IIeX North America was 2 weeks ago, and it was a resounding success on all levels. With 924 attendees in it’s 5th year it continues to grow year-on-year and attract the most diverse audience of stakeholders in the industry. That success can be attributed to a few factors, but primarily I believe it’s because the event is not simply a showcase for the best and brightest in the industry, but is also focused on connecting people: suppliers with investors, partners and clients.
One of the most important ways the event does that is via the IIeX Corporate Partner program. The gist is that client-side companies and/or investors review every attending supplier company who registers before the last few weeks of the event and can pick which firms they want to meet with in private meeting space we provide. There is no charge for anyone in this program: it’s simply a value add service we perform in order to help the cause. One of the fringe benefits is that we also get a fantastic view into what clients are looking for, and we get to share some of that information with the industry as a whole.
And that brings us to today’s post.
At IIeX a total of 37 organizations participated as Corporate Partners. The list of partners was:
- Bedford Systems LLC
- Big A** Solutions
- Constellation Brands
- Cox Communications
- Delta Air Lines
- Discover Financial Services
- Eli Lilly & Co
- EO Products
- Facebook (Instagram)
- Georgia Pacific
- Kantar (VC)
- Navy Federal Credit Union
- Securian Financial Group
- Southeastern Grocers
- St. Jude
- The Clorox Company
- Verizon Telematics
Those companies selected 102 unique Suppliers to meet with, for a total of 251 meetings (many suppliers were selected multiple times). That makes for a lot of happy attendees, but what insights can we glean from this?
Here is a quick analysis of the percentage of meetings held by supplier category as well as percentage of category share within all meetings conducted.
Since the inception of the Corporate Program, the broad category of “Nonconscious Measurement” (which includes any research approach that is primarily based on neuroscience or behavioral science, including biometric and cognitive models) has led the pack, and this year was no different. Despite GRIT data indicating that these modalities have yet to reach saturation levels, clients continue to be focused on finding the right fit within their research priorities to incorporate these tools.
Rounding out the top 5 are online qual, full service, qual consulting and DIY/automation. You can see the entire list in the table below.
|Supplier Category||Meetings Scheduled|
|Full Service Consulting||28|
|Early Stage Innovation||13|
|Social Media Analytics||13|
|Data Management & Visualization||4|
A few things jump out here, and the first is the surprising strength of qualitative (both tech and consultants). Historically qual has played a smaller role at IIeX as well as in share of project volume/budget globally but GRIT and ESOMAR have picked up high level indications that qual is growing on both fronts and we saw the demand at IIeX as well. I believe that the maturity of qualitative platform functionality combined with automation efficiencies, the ubiquity of consumer high-speed connectivity and video usage are a big part of this new interest. However, the prime driver is the need for insights organizations to get deeper connections and “why” based answers from consumers. Technology is now able to deliver on that need, hence the surging growth.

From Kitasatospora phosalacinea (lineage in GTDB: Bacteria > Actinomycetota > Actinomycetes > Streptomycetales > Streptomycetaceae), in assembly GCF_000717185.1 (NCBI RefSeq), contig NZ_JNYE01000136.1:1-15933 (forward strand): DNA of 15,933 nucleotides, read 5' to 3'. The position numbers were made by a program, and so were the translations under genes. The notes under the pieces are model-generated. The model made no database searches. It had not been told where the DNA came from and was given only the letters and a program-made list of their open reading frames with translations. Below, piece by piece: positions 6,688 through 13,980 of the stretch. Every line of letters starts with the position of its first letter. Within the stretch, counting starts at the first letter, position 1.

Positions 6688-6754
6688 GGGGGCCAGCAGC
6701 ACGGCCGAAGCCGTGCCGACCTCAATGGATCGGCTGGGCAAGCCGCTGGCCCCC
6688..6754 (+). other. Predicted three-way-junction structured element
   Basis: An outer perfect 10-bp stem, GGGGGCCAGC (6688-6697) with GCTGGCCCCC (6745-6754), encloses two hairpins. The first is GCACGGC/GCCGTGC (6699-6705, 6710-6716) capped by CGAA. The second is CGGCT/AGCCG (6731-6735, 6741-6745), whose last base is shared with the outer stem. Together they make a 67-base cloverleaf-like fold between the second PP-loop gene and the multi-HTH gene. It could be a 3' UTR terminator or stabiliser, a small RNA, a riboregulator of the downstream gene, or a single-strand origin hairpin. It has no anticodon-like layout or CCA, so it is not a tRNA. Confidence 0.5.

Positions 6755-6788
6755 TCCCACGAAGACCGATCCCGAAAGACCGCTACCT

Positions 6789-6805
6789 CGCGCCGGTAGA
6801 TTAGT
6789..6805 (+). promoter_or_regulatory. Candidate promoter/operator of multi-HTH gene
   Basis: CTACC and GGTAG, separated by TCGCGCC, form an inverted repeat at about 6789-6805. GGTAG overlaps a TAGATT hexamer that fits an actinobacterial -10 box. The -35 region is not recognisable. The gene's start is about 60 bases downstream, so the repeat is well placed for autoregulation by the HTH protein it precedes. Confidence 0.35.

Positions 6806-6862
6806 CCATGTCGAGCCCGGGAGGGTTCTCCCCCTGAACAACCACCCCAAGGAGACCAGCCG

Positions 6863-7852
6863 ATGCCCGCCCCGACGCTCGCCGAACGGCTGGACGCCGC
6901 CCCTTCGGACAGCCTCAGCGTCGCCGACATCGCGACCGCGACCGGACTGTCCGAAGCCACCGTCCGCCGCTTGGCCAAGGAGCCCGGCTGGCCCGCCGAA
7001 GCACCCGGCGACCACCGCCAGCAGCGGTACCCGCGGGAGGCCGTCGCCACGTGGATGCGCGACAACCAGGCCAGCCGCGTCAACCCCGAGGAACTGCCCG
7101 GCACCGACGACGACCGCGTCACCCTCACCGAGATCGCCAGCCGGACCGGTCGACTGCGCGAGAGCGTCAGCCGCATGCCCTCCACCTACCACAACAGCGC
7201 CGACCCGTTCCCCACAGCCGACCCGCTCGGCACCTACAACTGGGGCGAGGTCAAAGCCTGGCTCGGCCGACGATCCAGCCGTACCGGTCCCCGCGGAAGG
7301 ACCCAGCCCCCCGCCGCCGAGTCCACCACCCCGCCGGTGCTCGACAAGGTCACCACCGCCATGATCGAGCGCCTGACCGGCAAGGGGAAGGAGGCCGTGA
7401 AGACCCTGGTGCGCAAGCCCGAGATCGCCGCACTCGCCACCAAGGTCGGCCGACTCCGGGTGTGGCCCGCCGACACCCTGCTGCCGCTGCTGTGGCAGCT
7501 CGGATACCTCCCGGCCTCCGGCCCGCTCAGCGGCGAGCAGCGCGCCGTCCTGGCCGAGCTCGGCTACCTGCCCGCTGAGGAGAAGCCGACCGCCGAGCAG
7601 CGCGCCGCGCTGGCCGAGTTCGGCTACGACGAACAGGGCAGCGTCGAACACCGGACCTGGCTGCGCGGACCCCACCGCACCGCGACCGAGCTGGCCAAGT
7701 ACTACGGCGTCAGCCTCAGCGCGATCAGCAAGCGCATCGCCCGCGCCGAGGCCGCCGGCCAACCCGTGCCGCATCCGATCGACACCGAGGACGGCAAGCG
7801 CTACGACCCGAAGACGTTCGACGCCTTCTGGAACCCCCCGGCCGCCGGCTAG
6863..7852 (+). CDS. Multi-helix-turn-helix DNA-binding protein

On a related note, another difference this time was the interest in general in full service organizations, albeit with a difference: all of the companies focus more on a consulting offering vs. a “big box research” position. Certainly the companies selected had some areas of specialization either methodologically or category/business issue wise, but all position themselves as strategic insights consultancies first.
DIY & Automation as well as Sample Tech were also much in demand indicating the continued strong interest in how automation of recruiting, data collection and reporting can help achieve organizational goals around speed and cost.
Rounding out the Top 10 (roughly), both Early Stage innovation tech and innovation consulting remain strong areas of interest and various types of analytics (most notably video and social media) were in demand as clients looked for new partners to help operationalize those data sources.
Surprisingly, VR/AR have declined, perhaps because the novelty has worn off in general, but likely because that tech, as cool and ripe with potential as they are, have yet to reach scale. I suspect as the grow in adoption on the consumer level and as suppliers achieve cost and speed efficiencies they will see a resurgence over the next few years.
Finally, mobile seems to have no become an afterthought: my view is that it is simply accepted as table stakes and is expected as a core capability just as generic online technology is. That makes sense from a methodological standpoint, but considering the challenges the industry still faces in adopting a “mobile foirst” design focus it will continue to be something that is discussed on stage even if clients are not making it an area of focus for partner selection.
All in all, this list should be a key datapoint for suppliers as they develop their strategies for the next 12-24 months and for clients to get a sense of where their colleagues in major companies are focusing their attention right now.